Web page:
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In 1971, legendary sitarist, Ravi Shankar, asked his long-time friend, George Harrison, to help with a humanitarian crisis happening in his native Bangladesh; the result was the Concert for Bangladesh. The former Beatle organized the benefit concert quickly.

George wanted to help Shankar and the Bangladeshi people. Every part of the Concert for Bangladesh had to be perfect, even its date.

George Harrison performing at the Concert for Bangladesh in 1971.
George Harrison at the Concert for Bangladesh | Michael Ochs Archives/Getty Images

George Harrison organized the Concert for Bangladesh to help his friend Ravi Shankar

In late 1971, Shankar told George about the humanitarian crisis in East Pakistan (formerly East Bengal).

A devastating cyclone had killed 500,000 people. After months of inaction from the West Pakistani government, people wanted a change, and Eastern nationals declared themselves the independent country of Bangladesh. It started a bloody war. The Western Pakistani troops committed genocidal acts on the Bangladeshi people.

In 1997, Shankar told John Fugelsang at VH1 (per George Harrison on George Harrison: Interviews and Encounters) that he initially started planning a benefit concert himself and expected to raise only about 20 to 30 thousand dollars.

“George happened to be in Los Angeles at that time, and he saw how unhappy I was, and I told him,” Shankar told Fugelsang. “He said, ‘That’s nothing, let’s do something big,’ and immediately he, like magic, you know, he phoned up, fixed Madison Square Garden and all his friends, Eric Clapton, Bob Dylan, and it was magic really.”

George organized the Concert for Bangladesh in six weeks. He set up a star-studded lineup for two shows at New York’s Madison Square Garden. The bill included Eric Clapton, Ringo Starr, Billy Preston, Leon Russell, Badfinger, and Bob Dylan.

George said (per Rolling Stone), “The Concert for Bangladesh was just a moral stance. These kinds of things have grown over the years, but what we did showed the musicians and people are more humane than politicians.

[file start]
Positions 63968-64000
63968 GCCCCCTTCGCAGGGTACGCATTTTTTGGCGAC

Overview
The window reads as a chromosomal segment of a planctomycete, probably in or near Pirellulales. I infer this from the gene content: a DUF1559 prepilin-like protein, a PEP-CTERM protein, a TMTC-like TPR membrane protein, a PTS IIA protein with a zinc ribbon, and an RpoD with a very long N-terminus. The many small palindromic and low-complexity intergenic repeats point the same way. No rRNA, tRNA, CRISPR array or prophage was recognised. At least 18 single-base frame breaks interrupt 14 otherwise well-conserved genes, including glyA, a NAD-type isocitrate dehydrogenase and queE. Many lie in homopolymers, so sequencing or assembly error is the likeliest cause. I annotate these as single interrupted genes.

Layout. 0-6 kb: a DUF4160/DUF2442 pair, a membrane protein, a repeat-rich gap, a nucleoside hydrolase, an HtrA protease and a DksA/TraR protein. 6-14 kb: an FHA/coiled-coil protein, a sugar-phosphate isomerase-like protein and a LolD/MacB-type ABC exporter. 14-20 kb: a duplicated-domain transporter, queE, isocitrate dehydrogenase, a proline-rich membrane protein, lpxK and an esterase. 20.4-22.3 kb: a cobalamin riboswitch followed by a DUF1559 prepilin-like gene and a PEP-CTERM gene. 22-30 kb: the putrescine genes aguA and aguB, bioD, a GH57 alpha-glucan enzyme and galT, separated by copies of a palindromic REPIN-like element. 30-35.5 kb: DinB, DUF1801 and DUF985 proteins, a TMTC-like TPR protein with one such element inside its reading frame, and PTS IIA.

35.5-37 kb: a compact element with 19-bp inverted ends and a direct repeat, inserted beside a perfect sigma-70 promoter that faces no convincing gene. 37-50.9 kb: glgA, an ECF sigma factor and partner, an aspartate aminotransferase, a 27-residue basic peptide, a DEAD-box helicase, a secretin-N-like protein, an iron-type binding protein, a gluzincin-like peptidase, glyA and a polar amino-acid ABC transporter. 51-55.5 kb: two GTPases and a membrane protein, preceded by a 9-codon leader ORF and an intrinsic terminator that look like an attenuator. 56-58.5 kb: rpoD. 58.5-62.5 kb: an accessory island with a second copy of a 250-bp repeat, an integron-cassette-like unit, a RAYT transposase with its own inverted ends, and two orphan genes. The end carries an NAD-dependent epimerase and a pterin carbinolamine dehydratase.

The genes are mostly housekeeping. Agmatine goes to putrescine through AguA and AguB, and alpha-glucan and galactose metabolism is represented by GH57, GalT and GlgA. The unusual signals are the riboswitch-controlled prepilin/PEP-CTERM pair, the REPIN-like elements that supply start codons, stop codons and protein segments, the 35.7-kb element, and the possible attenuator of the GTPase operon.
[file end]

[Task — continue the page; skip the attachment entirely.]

“Today, people accept the commitment rock ‘n’ roll musicians have when they perform for a charity. When I did it, they said things like, ‘He’s only doing this to be nice.'”

George consulted an Indian astrologer to find a suitable date for the Concert for Bangladesh

The former Beatle told Fugelsang that it was a matter of simply asking his friends to come along to the benefit concert. George added that he consulted an Indian astrologer to find the correct date for the Concert for Bangladesh.

“I just got on the telephone in Los Angeles,” George explained. “There was a fellow … there was an Indian astrologer who I’d met in LA, and so I said to him, ‘Hey, is there any good particular day to put this concert on,’ and he said, ‘August the first or August the second.’

“And I thought New York was the best place to put it, just because of all the media and it’s in between Europe and LA, and I checked Madison Square Garden, and I found it was vacant on that day.”


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The former Beatle gave the money to UNICEF

For the two shows at Madison Square Garden, George raised $243,000, according to the Guardian. Millions more would come from the sales of the live album. However, George had to decide where to send the money to get to Bangladesh immediately. He knew who he didn’t want to hand it to; the Red Cross.

During an interview on The Dick Cavett Show (per George Harrison on George Harrison), George explained that he didn’t want the organization to get the money because they were racist.

George said, “We checked different things out, we were going to give it to the Red Cross, this was the first idea—that we give the money to the American Red Cross who in turn could give it to the Indian Red Cross—but then we heard so many different stories about the Red Cross, and how there’s, you know, hurricanes hit someplace in America, and they just take care of the whites, and all the blacks are there and they’re not taking care of them. You hear so many different stories about things.”

George and Shankar agreed to give the money they earned at the Concert for Bangladesh to UNICEF. However, choosing UNICEF was their only smart move. In 1985, the LA Times reported that nearly $12 million had been sent to Bangladesh “as a result of the concert proceeds and subsequent investments.”

However, according to the U.S. Committee for UNICEF, 85% of that money didn’t get to Bangladesh for more than a decade. The delay occurred because the proceeds were handled by a profit-making company, The Beatles’ Apple Corp., instead of a legally qualified charity.

When Bob Geldof started organizing Live Aid in 1985, George advised him to get a good accountant. Regardless, George set a precedent with the Concert for Bangladesh. It paved the way for benefit concerts to come.